By John Woolfolk
Federal authorities Tuesday are poised to declare Internet phone
service off-limits to state regulators.
Providers call the move critical to the fast-growing industry's
development, but consumer advocates fear it will unfairly burden those
who place calls the old-fashioned way.
New Jersey-based Vonage, a leader in the field of Web-based phoning
known as Voice over Internet Protocol or VoIP, has asked the Federal
Communications Commission to declare it an interstate information
service exempt from state regulation.
"The decision before the FCC is critical, and very serious," said
Bruce P. Mehlman, a director of the Internet Innovation Alliance, a
trade group favoring light regulation. "The question for regulators
is: Do we treat it like telecommunications, taxing it and regulating
it heavily, or like information technology, keeping our hands off and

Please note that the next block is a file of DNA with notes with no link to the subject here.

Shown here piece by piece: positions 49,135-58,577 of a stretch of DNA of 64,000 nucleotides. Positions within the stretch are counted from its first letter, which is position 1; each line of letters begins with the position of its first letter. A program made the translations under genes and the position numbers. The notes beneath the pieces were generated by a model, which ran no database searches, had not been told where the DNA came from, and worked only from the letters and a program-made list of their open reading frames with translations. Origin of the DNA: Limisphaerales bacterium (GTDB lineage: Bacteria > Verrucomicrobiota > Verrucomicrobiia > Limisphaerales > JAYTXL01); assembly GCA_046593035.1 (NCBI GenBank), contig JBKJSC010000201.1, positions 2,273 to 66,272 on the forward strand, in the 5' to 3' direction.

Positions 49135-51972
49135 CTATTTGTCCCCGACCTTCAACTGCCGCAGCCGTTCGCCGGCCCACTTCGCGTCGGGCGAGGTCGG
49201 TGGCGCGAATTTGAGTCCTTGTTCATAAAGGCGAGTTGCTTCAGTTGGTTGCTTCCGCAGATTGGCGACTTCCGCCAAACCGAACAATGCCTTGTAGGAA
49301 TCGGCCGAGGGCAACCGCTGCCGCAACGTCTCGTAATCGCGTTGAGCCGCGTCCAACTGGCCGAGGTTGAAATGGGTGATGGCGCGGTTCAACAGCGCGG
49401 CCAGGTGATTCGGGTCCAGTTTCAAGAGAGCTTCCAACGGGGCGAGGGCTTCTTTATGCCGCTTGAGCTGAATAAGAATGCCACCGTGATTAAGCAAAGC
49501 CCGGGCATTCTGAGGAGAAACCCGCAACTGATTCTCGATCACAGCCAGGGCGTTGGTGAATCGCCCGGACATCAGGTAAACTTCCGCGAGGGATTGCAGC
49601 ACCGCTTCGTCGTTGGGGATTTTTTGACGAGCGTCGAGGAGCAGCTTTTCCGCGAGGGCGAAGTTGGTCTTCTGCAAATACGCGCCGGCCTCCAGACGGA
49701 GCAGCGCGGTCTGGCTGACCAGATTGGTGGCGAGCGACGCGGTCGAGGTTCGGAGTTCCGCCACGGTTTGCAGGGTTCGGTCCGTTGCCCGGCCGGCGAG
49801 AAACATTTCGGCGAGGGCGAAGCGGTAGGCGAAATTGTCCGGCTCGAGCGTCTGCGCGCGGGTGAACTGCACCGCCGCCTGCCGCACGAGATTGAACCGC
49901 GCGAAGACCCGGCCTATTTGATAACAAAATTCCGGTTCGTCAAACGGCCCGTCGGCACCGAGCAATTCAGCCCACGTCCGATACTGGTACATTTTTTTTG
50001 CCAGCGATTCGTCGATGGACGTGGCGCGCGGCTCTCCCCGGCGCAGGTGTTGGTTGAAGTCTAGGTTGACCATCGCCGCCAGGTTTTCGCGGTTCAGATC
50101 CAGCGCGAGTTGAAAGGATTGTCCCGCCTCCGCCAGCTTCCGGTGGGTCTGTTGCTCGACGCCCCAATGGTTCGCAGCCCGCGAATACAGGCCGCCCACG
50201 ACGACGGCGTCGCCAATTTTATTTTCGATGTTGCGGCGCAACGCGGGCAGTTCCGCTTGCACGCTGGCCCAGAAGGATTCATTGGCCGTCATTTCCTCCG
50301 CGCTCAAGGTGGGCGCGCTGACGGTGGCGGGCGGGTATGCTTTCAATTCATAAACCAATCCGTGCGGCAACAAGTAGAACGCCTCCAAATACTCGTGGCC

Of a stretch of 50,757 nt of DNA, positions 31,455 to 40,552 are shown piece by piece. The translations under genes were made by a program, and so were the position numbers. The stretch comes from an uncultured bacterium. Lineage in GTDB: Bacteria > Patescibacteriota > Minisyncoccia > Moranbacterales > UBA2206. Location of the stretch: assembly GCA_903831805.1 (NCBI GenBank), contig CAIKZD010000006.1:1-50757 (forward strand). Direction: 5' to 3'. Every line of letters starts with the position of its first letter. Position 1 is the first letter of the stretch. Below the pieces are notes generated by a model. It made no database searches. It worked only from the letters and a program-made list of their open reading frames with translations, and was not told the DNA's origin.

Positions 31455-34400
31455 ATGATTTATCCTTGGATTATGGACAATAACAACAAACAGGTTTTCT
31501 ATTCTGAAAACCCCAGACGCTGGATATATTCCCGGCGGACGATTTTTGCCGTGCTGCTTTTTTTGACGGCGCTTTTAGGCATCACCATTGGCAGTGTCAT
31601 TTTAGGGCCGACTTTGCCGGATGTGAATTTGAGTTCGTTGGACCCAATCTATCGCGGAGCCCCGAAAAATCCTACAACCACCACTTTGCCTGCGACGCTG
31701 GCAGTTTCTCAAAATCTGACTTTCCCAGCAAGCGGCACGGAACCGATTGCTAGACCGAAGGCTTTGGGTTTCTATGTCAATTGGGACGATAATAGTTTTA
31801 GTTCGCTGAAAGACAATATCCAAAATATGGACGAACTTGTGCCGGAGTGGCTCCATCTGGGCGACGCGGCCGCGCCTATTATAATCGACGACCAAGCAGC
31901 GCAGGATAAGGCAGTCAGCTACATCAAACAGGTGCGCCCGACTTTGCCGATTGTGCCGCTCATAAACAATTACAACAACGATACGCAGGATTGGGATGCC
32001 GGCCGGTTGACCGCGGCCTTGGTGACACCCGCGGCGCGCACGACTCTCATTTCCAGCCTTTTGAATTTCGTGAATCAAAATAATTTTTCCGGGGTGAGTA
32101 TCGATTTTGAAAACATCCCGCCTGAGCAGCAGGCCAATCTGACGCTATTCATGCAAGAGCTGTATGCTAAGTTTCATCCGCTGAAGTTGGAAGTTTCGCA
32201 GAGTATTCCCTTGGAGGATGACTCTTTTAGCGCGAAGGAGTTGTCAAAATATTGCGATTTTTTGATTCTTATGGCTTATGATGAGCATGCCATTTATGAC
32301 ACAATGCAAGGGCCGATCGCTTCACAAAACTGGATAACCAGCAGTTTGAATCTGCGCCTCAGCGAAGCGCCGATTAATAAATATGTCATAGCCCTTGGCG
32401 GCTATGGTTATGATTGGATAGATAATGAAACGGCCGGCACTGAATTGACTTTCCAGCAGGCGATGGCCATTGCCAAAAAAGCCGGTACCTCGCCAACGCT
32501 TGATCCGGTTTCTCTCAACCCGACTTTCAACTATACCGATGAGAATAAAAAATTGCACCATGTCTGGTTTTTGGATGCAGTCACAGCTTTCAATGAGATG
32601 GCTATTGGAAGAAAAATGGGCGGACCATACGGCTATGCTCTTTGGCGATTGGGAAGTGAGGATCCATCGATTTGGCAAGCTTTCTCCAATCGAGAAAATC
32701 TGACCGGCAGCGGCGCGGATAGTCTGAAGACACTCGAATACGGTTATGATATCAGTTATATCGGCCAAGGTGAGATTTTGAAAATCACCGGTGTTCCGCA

letting market-based innovation benefit everyone?"
Internet calling hooks standard phones to an adapter and broadband
connection. The adapter converts the voice signal to data packets and
sends them over the Internet to a service provider, where they are
converted back and sent on the traditional phone network to the
The FCC decision is important for Silicon Valley, home to many VoIP
providers and companies involved in the technology, said California
Public Utilities Commissioner Susan Kennedy.
"It's very important that the FCC establish a uniform national
framework in which VoIP can be allowed to thrive," Kennedy said.
Consumer advocates say exempting VoIP from state regulation and
treating it as an information service more like e-mail lets providers
avoid paying for the traditional public switched phone network -- even
though they still use it to complete their calls.
[Jack Decker Comment: Makes you wonder where some of these so-called
"consumer advocates" are getting their funding, doesn't it? If they
wanted to take the high road, they could advocate that all these
additional taxes and fees be abolished on all forms of communications.
But some of these "consumer advocates" are getting paid to advocate on
issues related to the PSTN, and if the the PSTN diminishes in
importance, so do they.
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